You can find more information about Augusta’s Confederate Monument on Wikipedia. Also, ‘Gusta in the Wa’er provided some useful tidbits. The picture of the 1916 fire came from the Augusta Chronicle. You can also read about the 2009 defacement at the Augusta Chronicle.

Now it’s over to South Carolina to investigate the night life of the 1940’s and 50’s.

Wednesday, March 06, 2013

A Sheltering Grave: The Tale of Wylly Barron



In 2005, I wrote a piece about Magnolia Cemetery and some of the people buried there. One of the most interesting stories was that of Wylly Barron. At the time, I didn’t have any photos of Wylly’s grave. But I paid him a visit last fall and finally got some shots. So, I think it’s worthwhile to reprise the tale of Mr. Barron, now with the proper photographs to accompany.

Magnolia Cemetery, designated as such in 1818, is the oldest boneyard in Augusta. In fact, the first grave was actually dug in 1800. Wylly Barron, once the gambling manager at the Atkinson Hotel on Ellis Street, not far from the Genesta Hotel, is literally cemented into a concrete mausoleum there, the bitter end of his sad story.



The story goes that a gambler at the Atkinson killed himself following some heavy losses, but before he did he cursed poor Wylly, saying, "You have taken everything I have. When you die, may you not even have a grave to shelter you." This spooked Wylly to no end and he started enforcing all sorts of regulations in his parlor to ease his conscience. People that handled money for their jobs couldn't gamble (they might steal), nor could minors. He also secretly gave money to anyone that had fallen upon hard luck and asked him for help. But, perhaps most importantly, in 1870 he had a mausoleum built in Magnolia Cemetery so he'd be certain there WOULD be a grave to shelter him. Good thing he did, too.



While Wylly Barron had led an extravagant life in his younger days, by the time of his death on December 18, 1894 at age 88, he'd lost all of his wealth. He was so broke a proper coffin couldn't even be purchased and his body was simply sealed up in the mausoleum. Then the keys to the mausoleum door--which was sealed shut anyway--and the encircling iron fence were thrown in the Savannah River, as he'd decreed in his will, so no one could ever remove him from his sheltering grave. His final epitaph reads: “Farewell vain work, I know enough of thee. And now am careless what thou sayest of me. Thy smiles I court not, nor thy frowns I fear. My cares are past, my head lies quiet here. What faults you knew of me, take care to shun. And look at home, enough there’s to be done.”

And that's how Wylly Barron beat the curse of a vengeful gambler.

Sunday, March 03, 2013

The Last Piece of Union Station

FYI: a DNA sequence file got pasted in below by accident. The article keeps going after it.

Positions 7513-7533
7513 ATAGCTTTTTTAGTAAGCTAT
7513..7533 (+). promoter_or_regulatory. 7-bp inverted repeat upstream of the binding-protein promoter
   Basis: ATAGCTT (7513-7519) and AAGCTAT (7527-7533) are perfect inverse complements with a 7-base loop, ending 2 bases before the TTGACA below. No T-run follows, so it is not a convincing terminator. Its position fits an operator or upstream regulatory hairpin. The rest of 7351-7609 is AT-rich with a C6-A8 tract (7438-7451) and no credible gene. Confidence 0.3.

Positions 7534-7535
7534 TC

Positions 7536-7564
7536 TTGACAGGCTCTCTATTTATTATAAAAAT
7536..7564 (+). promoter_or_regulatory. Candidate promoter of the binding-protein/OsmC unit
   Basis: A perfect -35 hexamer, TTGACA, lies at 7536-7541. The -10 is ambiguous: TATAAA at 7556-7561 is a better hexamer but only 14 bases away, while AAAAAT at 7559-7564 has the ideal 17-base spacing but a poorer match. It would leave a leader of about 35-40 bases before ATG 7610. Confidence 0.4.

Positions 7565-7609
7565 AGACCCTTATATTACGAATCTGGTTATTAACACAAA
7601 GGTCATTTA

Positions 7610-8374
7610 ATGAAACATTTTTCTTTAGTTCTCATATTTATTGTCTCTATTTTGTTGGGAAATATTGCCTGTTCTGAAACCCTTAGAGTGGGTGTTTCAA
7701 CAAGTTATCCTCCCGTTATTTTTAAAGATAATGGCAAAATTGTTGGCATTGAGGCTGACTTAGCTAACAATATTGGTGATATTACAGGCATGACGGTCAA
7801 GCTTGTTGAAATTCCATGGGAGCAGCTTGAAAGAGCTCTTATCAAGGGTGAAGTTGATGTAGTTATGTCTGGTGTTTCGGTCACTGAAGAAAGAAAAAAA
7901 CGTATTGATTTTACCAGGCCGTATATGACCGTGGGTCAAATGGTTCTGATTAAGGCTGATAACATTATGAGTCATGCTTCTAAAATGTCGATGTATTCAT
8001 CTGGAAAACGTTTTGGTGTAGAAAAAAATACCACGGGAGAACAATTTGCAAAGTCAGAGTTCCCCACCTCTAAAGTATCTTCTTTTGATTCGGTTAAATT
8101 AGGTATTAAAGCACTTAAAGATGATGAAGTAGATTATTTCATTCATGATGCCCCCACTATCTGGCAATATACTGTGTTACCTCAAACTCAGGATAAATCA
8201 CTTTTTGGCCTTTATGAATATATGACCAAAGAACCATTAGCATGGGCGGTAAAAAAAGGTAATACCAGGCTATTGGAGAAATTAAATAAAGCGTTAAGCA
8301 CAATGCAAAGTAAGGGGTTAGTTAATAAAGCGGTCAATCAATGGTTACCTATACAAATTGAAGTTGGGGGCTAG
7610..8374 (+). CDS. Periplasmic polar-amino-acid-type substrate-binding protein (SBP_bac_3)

In the last post, which featured the Genesta Hotel, I mentioned the importance of Union Station in the development of 8th (aka Jackson) Street, once known as the “White Way” for its bright streetlamps, which burned all night long, guiding travelers to and from the nearby trains. Union Station itself was at 525 8th St., on Walker, and designed in the Spanish Renaissance style by Frank P. Milburn. Construction was completed in 1903 and the building fronted a leafy public space known as Barrett Square.

Union Station served the Atlantic Coast, Georgia, Southern, Central of Georgia, Charleston & Western Carolina, and Georgia & Florida railroads. That’s a lot of trains coming and going and, indeed, the station was large and majestic. So, naturally, it was torn down in 1972, four years after the last passenger had disembarked, and now a post office occupies the site.



There is practically nothing in Augusta that would indicate that Union Station, once one of the most important buildings in the city, ever existed. I say practically nothing, because one thing does exist. Tucked unceremoniously into an out-of-the-way piece of tree-obscured lawn on Telfair Street, right in front of the Old Academy of Richmond County, stands the original cupola. You can even climb inside and imagine that you’re on top of Union Station, looking out at an early 20th Century scene, perhaps marveling at the smoky, bustling city and trying to remind yourself that in about 80 years you really should buy some Microsoft stock.

The historic postcard picture came from Rail GA. That’s also where I got much of the information for this post. The Old Academy of Richmond itself, seen in the background of the top photo, has been recognized by the National Park Service’s Historic American Buildings Survey. You can read more about the place HERE.

Next post we’re going to (re)visit a dead man.